Composing a weekly column for CHL requires careful listening.
Although folks often offer vignettes, eager for me to pluck and dissect the highlights into a story, writing is not something that can be rushed, manufactured, or harvested too early. Oftentimes I will be notified of a development that, at first blush, seems to be of likely interest to the community and suitable to post, but I must patiently wait until I find the corroborating sources that can shed light on the true colors and texture of the story — often containing complex hues and contrasts untold in the original telling.
Of course, there is an absolute imperative that the article is honestly written and fair to all sides, something that takes not only time to record, but also time to reflect on, so as to present the issues in a non-judgemental way.
(Fortunately, we have a dozen “commenters” willing to do all the judging, complaining, and solution creation for everything, every day.)
Occasionally, I become quite anxious and concerned about my weekly deadlines — worried that I have nothing to say and that I will never again have anything to say that will be of interest or have meaning to you, the reader. This is by far the most agonizing aspect of writing a column.
It is at this time I sit at my desk and meditate on three of my most cherished notions.
There is always a sheet of paper. There is always a pen. There is always a way out of the long, deep trough of silence.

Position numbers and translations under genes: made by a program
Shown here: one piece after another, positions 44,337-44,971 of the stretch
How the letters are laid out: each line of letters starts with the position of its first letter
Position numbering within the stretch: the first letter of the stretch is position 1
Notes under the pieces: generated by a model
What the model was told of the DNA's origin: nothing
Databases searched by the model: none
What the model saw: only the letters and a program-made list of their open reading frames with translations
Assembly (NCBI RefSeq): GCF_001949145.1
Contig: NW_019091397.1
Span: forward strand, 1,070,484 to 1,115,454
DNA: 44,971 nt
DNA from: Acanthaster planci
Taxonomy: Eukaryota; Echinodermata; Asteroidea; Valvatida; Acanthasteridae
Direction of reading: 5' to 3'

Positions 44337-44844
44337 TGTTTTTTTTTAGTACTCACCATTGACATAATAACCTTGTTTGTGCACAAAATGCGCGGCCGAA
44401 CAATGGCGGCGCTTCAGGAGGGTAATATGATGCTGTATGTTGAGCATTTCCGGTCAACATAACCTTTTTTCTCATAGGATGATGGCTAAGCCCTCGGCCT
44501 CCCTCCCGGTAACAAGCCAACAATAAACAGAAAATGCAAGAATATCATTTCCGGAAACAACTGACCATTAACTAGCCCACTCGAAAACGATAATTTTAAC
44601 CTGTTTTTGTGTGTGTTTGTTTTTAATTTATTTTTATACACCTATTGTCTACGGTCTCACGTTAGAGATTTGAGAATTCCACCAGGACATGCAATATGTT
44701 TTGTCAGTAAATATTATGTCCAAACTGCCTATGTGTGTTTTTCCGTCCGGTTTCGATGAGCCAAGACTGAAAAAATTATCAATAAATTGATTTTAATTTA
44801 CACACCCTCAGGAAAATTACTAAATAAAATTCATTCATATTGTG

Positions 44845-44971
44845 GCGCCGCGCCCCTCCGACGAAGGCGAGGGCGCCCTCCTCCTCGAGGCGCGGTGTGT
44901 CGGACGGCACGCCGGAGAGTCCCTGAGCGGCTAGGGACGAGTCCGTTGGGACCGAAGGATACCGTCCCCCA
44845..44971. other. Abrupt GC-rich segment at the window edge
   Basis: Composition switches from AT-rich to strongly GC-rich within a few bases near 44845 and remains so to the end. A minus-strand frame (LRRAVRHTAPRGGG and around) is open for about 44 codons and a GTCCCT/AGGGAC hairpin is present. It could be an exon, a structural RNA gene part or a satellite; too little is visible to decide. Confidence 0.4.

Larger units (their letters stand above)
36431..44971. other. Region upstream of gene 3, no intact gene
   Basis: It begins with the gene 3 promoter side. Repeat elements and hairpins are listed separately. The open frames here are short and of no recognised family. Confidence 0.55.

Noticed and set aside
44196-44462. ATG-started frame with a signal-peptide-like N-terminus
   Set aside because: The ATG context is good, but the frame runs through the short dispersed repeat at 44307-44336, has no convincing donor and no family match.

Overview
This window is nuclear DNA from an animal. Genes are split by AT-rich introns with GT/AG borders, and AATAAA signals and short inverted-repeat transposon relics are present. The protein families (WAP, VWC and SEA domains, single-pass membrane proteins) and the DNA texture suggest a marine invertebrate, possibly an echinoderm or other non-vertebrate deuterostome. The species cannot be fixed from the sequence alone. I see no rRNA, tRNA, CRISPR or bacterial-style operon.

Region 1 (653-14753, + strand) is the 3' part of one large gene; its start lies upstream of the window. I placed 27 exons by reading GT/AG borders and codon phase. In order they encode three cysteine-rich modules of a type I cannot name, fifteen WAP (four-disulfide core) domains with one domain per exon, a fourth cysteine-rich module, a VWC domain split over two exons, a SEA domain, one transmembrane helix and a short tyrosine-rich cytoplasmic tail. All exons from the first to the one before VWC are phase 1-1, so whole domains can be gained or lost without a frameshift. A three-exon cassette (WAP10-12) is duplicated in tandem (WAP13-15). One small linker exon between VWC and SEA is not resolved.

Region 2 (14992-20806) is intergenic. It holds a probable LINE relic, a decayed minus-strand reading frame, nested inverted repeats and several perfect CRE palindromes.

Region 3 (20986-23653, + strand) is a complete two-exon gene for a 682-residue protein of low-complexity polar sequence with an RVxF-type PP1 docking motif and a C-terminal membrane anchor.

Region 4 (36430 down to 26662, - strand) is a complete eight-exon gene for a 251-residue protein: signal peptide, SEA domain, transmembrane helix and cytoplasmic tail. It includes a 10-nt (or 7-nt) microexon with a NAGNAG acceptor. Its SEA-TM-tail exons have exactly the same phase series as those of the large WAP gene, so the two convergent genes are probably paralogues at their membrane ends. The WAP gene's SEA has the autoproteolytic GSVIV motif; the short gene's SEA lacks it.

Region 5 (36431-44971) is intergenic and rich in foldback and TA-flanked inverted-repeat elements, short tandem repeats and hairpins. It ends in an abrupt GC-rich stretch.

I have never been capable of going rigidly into a story. Every article I have ever worked on is different from where it started or was intended to become. On every occasion I have been overwhelmed by the muse on my shoulder, suggesting, shaping, and often times taking me so far afield of my intention, that it takes hours of slogging my way back — sometimes until early morning — but always with a prize to be shared.
Writing does not come easily. It is hard work that keeps me up hour after hour and day after day as I sweat the details and then sweat the result.
The demands are great and the rewards are few, but few rewards are greater than the opportunity to press through the mesh of obstacles in pursuit of the human condition and bring it to you in writing to read in the morning as you sip a café con leche and contemplate your day.
I will add here that there are some things that need daily attention and do not need the nudge of inspiration. The sun’s slow exile across the walls of San Sebastian, rivers muttering in their stony beds, and the refrain of children’s voices at play. These are elemental clockworks way too important to be overlooked or ignored, and I call upon them often.
Folks have repeatedly asked what it takes to write for CuencaHighLife, and my answer is always the same. It is easy and requires just three simple ideals.
Love words. Agonize over sentences. And pay attention to the world.